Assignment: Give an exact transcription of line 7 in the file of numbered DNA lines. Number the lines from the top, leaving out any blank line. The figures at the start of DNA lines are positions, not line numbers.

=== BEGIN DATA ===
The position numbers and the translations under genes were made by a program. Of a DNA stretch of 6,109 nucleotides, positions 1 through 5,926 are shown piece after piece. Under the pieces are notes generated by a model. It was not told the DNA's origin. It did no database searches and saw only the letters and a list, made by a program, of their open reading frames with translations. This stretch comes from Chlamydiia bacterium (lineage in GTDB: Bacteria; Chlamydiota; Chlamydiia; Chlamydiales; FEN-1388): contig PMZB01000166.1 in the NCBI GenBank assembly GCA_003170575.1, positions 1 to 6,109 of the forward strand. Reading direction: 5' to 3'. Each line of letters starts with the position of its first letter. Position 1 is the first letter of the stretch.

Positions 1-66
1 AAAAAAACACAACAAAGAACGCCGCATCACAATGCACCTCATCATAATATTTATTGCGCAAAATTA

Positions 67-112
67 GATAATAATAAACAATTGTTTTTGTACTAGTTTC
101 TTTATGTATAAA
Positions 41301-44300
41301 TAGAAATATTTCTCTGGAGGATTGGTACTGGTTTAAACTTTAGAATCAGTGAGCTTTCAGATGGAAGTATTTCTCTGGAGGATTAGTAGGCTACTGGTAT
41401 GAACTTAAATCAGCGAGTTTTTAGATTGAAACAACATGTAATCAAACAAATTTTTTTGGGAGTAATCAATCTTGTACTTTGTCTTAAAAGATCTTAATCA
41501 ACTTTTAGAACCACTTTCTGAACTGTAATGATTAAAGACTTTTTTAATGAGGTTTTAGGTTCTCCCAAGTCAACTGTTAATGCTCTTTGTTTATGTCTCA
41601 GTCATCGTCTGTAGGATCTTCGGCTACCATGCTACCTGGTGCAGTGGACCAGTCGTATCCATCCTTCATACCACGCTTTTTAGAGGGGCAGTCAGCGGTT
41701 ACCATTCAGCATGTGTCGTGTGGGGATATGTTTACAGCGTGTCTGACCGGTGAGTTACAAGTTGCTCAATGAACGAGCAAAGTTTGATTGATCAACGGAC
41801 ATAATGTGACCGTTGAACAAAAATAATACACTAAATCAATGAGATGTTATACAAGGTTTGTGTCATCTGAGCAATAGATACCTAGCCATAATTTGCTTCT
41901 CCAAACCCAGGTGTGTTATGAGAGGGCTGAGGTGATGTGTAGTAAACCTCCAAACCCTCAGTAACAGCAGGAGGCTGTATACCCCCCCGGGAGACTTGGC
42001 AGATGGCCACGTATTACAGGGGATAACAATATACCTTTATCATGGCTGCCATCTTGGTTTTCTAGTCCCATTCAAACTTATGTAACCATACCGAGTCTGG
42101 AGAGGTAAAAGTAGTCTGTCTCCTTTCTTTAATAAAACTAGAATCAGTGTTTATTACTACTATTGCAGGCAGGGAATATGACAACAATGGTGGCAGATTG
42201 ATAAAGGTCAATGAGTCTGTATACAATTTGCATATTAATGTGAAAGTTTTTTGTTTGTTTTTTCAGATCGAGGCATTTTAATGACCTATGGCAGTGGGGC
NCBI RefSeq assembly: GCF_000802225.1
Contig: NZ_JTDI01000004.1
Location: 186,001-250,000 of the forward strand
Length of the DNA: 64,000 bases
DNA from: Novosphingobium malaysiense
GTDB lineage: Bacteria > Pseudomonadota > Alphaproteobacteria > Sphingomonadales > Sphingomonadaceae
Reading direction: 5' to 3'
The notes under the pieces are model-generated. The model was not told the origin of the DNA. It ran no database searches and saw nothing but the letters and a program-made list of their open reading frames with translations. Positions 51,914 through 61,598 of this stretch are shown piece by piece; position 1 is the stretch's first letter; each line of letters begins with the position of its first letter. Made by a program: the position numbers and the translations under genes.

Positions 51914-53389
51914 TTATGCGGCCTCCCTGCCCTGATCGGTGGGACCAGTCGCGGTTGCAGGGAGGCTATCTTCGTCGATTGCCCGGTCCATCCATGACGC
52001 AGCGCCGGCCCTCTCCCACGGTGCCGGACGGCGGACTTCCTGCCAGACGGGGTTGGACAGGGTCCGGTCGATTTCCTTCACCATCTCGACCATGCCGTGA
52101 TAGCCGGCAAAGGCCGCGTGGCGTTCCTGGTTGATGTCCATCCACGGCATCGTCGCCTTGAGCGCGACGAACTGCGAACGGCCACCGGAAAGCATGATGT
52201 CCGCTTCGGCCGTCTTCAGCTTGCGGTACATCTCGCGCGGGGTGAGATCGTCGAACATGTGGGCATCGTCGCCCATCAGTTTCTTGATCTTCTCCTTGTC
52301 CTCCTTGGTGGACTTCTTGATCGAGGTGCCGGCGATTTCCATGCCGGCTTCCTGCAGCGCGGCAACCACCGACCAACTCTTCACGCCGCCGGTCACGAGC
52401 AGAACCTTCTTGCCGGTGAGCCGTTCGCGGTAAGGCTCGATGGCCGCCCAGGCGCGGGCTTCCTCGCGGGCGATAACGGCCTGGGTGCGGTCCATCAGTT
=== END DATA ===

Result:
Positions 41301-44300